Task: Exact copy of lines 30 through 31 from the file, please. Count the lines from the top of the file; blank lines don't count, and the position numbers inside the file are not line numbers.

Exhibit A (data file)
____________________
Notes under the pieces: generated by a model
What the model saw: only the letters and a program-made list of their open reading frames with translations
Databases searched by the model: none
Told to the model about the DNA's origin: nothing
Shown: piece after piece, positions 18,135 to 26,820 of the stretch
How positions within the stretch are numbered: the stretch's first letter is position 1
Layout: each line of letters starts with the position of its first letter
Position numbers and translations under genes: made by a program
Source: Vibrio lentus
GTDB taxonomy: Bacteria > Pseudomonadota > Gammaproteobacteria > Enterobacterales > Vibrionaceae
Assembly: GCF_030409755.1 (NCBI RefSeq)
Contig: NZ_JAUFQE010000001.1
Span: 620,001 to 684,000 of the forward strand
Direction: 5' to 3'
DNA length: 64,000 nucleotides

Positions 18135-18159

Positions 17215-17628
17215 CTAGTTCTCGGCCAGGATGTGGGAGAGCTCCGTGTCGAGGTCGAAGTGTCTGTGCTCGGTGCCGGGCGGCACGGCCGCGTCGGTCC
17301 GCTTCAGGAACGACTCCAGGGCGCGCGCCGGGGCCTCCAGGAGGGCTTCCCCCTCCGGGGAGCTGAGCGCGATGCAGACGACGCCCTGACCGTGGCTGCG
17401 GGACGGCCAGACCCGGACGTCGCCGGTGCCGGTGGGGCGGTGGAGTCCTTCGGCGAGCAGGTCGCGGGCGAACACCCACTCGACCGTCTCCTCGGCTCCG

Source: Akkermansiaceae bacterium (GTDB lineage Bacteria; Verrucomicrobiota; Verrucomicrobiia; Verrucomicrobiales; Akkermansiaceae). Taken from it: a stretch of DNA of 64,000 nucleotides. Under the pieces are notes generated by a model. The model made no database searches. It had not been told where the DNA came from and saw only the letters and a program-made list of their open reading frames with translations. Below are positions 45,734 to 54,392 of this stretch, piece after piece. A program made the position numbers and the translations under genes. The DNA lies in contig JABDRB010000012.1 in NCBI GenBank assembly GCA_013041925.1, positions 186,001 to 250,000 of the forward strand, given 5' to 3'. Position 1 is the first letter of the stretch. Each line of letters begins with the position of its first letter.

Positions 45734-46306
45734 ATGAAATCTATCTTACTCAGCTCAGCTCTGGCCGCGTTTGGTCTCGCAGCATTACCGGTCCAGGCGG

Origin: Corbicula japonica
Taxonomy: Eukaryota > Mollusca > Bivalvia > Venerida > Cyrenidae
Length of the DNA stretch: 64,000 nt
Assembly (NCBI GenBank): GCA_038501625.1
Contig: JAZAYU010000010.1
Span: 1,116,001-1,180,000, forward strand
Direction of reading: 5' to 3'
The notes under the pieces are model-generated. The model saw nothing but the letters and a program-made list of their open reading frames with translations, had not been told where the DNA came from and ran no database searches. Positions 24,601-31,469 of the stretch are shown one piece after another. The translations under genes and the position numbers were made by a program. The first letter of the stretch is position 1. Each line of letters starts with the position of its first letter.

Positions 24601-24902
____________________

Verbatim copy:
Direction of reading: 5' to 3'
The notes under the pieces are model-generated. The model saw nothing but the letters and a program-made list of their open reading frames with translations, had not been told where the DNA came from and ran no database searches. Positions 24,601-31,469 of the stretch are shown one piece after another. The translations under genes and the position numbers were made by a program. The first letter of the stretch is position 1. Each line of letters starts with the position of its first letter.